The Arpeggiator is a classic synthesizer effect which modifies the incoming notes and plays them in a programmable pattern to create a dynamic sequence.
- Let’s start by loading the Hybrid Piano program from the Falcon Factory soundbank.
- In Edit mode change the play mode to Poly Portamento.
- Switch over to the Events tab, hit the + button and select the Arpeggiator > ARP Basic > 2 Octave Up preset.
Since the Arpeggiator is always tempo-synced, the number of steps is often set to a multiple of the number of beats in the current time signature.
However, especially when layered, non-multiples can result in interesting patterns without obvious loop points.
- Let’s slow the Speed down to 1/8 and add a few more steps to this pattern. Change NumSteps to 9 and enable step 9 by clicking the Step State box underneath it, so that steps 1, 2, 3, 4, 6, 8, and 9 are On and steps 5 and 7 are Off.
- Now let’s customize the value of these steps, adjust the Velocity amount by click-dragging in the graph, and modify the Gate by shift-click-dragging.
- To give the pattern a more defined groove let’s change Num Strike to 2 and shift-click the Step State button on step 7 to merge it with the step before it.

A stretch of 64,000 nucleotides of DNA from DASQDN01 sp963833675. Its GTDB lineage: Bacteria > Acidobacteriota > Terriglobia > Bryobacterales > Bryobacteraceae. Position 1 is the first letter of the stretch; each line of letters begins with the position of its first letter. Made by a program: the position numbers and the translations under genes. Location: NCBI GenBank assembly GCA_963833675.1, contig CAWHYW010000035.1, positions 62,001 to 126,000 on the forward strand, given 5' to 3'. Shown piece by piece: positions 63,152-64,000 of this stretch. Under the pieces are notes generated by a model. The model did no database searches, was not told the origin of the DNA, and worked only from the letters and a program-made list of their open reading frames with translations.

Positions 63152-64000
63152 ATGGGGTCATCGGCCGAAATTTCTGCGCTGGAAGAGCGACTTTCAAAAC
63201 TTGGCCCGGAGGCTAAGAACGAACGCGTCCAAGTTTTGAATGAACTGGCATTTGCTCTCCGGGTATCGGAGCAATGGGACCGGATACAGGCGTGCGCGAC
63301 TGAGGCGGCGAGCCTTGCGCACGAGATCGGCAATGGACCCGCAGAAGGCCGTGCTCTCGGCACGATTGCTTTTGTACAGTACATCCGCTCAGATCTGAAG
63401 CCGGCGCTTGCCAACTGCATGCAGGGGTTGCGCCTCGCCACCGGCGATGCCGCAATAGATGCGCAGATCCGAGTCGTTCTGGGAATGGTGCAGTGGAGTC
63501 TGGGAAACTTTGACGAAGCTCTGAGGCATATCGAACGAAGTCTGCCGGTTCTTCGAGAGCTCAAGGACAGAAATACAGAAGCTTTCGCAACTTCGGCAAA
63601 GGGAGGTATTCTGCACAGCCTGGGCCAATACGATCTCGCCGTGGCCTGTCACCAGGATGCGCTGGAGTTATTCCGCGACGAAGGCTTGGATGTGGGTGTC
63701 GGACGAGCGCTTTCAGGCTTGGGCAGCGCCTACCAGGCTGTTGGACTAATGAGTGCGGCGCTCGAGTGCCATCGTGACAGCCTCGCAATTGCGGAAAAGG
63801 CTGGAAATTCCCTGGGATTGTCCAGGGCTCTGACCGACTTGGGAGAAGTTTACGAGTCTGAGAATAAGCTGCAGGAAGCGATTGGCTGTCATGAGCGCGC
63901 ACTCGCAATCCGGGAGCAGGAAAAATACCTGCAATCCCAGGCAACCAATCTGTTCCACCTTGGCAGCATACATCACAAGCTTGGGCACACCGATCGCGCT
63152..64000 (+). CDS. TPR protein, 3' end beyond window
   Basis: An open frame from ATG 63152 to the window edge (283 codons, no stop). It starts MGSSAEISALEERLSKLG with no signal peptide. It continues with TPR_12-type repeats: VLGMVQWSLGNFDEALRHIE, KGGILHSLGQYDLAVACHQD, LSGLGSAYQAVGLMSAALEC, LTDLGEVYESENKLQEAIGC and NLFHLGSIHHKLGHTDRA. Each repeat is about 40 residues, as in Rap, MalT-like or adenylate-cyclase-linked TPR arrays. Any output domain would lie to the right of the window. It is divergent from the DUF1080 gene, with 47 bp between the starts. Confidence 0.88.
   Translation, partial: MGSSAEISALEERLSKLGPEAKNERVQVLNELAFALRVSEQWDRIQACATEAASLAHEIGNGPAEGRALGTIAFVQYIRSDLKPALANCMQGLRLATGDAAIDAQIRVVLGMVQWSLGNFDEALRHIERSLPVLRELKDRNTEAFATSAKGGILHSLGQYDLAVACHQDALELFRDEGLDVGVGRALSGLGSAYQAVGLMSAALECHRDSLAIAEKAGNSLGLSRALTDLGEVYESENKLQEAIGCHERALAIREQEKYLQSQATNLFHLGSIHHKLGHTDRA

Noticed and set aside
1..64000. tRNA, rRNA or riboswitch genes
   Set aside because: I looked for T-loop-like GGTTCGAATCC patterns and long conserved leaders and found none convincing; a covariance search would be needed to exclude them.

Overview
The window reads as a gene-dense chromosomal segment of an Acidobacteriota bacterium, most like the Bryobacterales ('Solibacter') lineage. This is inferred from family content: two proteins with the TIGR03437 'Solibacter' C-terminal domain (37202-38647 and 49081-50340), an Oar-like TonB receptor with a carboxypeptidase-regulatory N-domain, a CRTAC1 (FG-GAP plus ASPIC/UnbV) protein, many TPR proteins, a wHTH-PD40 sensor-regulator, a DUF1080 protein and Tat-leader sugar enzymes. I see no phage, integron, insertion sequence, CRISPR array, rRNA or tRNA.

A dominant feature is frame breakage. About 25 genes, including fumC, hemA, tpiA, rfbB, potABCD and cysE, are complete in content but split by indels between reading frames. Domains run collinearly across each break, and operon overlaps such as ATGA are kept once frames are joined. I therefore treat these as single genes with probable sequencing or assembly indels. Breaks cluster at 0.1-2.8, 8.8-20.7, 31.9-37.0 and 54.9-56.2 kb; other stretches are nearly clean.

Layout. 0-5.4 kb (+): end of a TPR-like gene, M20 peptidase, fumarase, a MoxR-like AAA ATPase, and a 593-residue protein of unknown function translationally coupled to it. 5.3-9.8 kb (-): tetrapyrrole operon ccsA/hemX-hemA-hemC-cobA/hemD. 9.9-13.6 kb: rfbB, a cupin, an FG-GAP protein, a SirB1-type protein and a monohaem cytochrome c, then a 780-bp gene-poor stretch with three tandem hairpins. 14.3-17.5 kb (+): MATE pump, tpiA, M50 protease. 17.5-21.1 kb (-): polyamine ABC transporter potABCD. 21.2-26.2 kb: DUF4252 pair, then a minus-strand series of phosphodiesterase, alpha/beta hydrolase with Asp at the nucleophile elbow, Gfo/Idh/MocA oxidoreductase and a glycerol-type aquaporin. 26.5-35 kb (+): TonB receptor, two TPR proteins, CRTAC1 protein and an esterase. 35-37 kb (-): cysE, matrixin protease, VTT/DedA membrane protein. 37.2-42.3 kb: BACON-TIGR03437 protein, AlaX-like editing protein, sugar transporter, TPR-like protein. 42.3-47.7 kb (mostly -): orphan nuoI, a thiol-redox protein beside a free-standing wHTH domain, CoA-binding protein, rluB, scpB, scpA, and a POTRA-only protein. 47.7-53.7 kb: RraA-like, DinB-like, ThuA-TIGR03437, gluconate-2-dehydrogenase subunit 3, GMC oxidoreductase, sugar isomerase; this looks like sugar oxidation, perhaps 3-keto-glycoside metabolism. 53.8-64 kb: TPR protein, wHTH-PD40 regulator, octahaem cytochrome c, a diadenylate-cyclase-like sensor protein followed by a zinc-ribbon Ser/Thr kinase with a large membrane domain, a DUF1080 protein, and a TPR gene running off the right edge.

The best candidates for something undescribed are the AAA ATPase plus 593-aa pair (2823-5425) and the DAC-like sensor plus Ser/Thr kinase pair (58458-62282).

The number of notes played is a combination of the Octave, Repeat Top, Repeat Bottom, and Num Strike parameters. The Octave parameter takes each triggered note and adds octaves of the same note above or below it. Repeat Top and Repeat Bottom will repeat the lowest or highest played note an additional time. Num Strike sets the number of consecutive strikes for every note.
The play Mode determines how the arpeggiator cycles through the played notes (and any repeated notes and octaves). For example, if the play mode is “Up & Down”, the lowest note will be played first and cycle up to the highest, then cycle down to the lowest. So if C2, F2, and G2 are held, they will be played as C2, F2, G2, F2, C2, F2, and so on.
The “Chord” play mode is notable because all held notes are played at once, rather than cycled; the on/ off state, velocity, and pitch values are still applied.
- The Arpeggiator has three layers: Velocity and Pitch for notes, and MIDI CC for generating a MIDI CC as an additional control signal. Right-click the step grid to change which layer is displayed. The step state (on, off, or merged) is shared between the three layers, but the velocity, pitch, and MIDI CC value for the step is independent.
The Pitch layer has a range of ±48 semitones (4 octaves), with zero in the center. The pitch value of each step is also displayed above the step grid, as is always visible regardless of the layer you’re currently viewing.
The MIDI CC layer is useful for generating an additional modulation source, especially one that is also cyclical. For example, you could modulate the cutoff frequency of a filter in sync with the note pattern of the arpeggiator; in this way, the MIDI CC
layer can be thought of as a kind of user-defined LFO. To choose which MIDI CC is generated by the Arpeggiator, set the MIDI CC menu.